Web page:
The fast-mapping abilities of adults with developmental language disorder

Karla K. McGregor, Nichole Eden, Timothy Arbisi-Kelm, Jacob Oleson

Research output: Contribution to journalArticlepeer-review

Abstract

Purpose: The aim of the study was to determine the integrity of fast mapping among adults with developmental language disorder (DLD). Method: Forty-eight adults with DLD or typical language development (TD) were presented with 24 novel words and photos of their unfamiliar referents from the semantic categories of mammal, bird, fruit, or insect in two conditions. In the fast-mapping condition, 12 of the 24 unfamiliar referents were presented, one at a time alongside a familiar referent (e.g., a dog) and a question (e.g., Is the tail of the torato up?). In the explicit-encoding condition, the other 12 unfamiliar referents were presented alone, one at a time, with a label (e.g., This is a spimer). Immediately after exposure (T1) and again after a 1-day interval (T2), memory for the word-to-exemplar link was measured with a three-alternative forced-choice test, requiring the participant to match a spoken word to one of three pictured referents from the training set. At T2, memory for semantic category information was measured with a four-alternative forced-choice test, requiring the participant to match a spoken word to one of four prototypical silhouettes representing each of the semantic categories. Results: Performance on word-to-exemplar link recognition was stronger for words learned in the explicit-encoding than the fast-mapping condition and stronger for the TD group than the DLD group. Time was not a significant factor as both groups maintained posttraining levels of performance after a 1-day retention interval. Performance on semantic category recognition was stronger for words learned in the explicit-encoding than the fast-mapping condition and stronger for the TD group than the DLD group. The lower category recognition performance of the DLD group was related to their lower nonverbal IQ scores. Conclusion: Contexts that allow for explicit encoding yield better learning of word-to-referent links than contexts that allow for fast mapping in both stronger and weaker learners. Adults with DLD have difficulty learning the link between words and referents, whether trained via fast mapping or explicit encoding and whether tested with exemplar or category referents. Retention is a relative strength for adults with DLD.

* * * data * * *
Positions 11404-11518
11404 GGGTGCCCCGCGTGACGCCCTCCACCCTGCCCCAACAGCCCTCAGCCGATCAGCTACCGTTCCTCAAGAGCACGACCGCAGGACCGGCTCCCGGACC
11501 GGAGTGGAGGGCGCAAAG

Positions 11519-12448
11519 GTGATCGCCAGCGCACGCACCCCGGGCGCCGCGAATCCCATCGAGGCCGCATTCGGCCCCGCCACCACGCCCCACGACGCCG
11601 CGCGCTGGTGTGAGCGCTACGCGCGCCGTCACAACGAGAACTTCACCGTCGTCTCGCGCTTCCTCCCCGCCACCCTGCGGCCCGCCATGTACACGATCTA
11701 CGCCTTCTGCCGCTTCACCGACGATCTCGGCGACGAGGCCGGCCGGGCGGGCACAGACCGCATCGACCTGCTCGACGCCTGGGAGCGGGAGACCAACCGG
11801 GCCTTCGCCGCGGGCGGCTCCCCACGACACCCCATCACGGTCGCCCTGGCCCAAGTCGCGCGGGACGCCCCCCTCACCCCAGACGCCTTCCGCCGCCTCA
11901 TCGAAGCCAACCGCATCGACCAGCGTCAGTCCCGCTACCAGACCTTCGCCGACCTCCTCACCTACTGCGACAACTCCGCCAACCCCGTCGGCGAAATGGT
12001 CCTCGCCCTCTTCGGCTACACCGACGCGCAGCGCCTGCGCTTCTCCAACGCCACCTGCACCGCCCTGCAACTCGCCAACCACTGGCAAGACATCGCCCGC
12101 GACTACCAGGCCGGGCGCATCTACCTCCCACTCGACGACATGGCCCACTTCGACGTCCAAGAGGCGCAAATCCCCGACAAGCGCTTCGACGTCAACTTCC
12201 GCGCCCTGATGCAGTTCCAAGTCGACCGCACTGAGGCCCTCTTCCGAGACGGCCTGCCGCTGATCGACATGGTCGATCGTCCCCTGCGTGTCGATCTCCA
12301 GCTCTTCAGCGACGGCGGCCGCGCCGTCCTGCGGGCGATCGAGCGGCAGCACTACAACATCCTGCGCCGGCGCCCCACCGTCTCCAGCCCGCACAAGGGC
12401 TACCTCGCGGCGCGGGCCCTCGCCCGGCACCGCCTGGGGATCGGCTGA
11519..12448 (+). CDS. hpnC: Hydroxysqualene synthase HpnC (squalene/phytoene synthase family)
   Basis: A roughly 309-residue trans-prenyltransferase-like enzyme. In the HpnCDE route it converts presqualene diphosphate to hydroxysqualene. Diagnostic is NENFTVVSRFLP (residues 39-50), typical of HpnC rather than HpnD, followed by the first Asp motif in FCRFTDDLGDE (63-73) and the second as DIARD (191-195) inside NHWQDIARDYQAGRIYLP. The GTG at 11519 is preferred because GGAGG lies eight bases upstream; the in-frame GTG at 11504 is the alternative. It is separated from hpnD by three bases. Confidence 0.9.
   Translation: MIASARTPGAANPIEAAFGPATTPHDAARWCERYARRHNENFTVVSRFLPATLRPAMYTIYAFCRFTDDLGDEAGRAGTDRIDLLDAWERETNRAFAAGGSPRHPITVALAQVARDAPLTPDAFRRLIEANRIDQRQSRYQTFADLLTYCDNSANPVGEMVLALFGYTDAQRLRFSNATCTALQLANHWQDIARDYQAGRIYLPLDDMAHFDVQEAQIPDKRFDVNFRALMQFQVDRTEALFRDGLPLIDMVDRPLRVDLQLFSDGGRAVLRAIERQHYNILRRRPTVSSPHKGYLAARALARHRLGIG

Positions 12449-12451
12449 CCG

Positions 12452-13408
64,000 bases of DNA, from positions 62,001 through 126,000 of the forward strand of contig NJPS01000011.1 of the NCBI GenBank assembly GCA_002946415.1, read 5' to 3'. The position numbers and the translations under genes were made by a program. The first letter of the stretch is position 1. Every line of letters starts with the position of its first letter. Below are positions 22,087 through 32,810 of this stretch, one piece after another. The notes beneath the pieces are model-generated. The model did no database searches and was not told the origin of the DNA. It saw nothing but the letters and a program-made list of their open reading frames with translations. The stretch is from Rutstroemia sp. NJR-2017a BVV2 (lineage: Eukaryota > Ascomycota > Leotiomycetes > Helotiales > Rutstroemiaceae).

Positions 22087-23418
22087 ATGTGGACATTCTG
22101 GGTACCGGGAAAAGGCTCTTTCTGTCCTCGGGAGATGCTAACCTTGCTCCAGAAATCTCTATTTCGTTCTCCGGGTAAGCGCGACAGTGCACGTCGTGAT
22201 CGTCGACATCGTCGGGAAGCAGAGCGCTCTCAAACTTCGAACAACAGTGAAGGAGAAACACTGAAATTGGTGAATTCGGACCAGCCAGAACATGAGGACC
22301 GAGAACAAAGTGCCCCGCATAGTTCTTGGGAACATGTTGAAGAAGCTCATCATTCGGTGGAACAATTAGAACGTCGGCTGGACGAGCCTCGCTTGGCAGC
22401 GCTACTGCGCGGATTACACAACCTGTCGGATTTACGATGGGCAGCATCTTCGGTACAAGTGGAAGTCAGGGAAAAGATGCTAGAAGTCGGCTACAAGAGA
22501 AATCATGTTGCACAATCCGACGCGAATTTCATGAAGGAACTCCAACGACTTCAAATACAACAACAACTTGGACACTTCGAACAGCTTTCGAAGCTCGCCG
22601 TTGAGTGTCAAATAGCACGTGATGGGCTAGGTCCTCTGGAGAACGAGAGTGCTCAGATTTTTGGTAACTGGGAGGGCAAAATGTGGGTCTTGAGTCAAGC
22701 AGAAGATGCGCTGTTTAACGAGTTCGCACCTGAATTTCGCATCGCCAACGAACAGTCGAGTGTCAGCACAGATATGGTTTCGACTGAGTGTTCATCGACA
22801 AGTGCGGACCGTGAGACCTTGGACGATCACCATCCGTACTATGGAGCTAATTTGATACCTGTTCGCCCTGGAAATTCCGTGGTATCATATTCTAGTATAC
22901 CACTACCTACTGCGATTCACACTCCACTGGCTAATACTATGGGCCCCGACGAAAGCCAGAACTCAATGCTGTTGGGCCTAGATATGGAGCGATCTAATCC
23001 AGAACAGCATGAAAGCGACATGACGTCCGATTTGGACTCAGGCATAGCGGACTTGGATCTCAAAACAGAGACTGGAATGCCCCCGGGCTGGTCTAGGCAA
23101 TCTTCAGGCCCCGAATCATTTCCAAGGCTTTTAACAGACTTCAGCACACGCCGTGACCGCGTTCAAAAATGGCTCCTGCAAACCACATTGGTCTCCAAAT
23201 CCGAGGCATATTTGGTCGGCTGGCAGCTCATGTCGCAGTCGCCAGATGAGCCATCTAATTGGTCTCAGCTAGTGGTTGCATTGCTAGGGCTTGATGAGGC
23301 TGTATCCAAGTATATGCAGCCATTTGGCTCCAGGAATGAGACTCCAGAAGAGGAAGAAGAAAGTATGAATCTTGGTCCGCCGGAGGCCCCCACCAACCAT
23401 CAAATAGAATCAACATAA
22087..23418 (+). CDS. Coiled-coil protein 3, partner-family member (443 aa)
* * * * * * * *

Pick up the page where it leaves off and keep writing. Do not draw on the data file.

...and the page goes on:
Original languageEnglish (US)
Pages (from-to)3117-3129
Number of pages13
JournalJournal of Speech, Language, and Hearing Research
Volume63
Issue number9
DOIs
StatePublished - Sep 2020
Externally publishedYes

ASJC Scopus subject areas

  • Language and Linguistics
  • Linguistics and Language
  • Speech and Hearing

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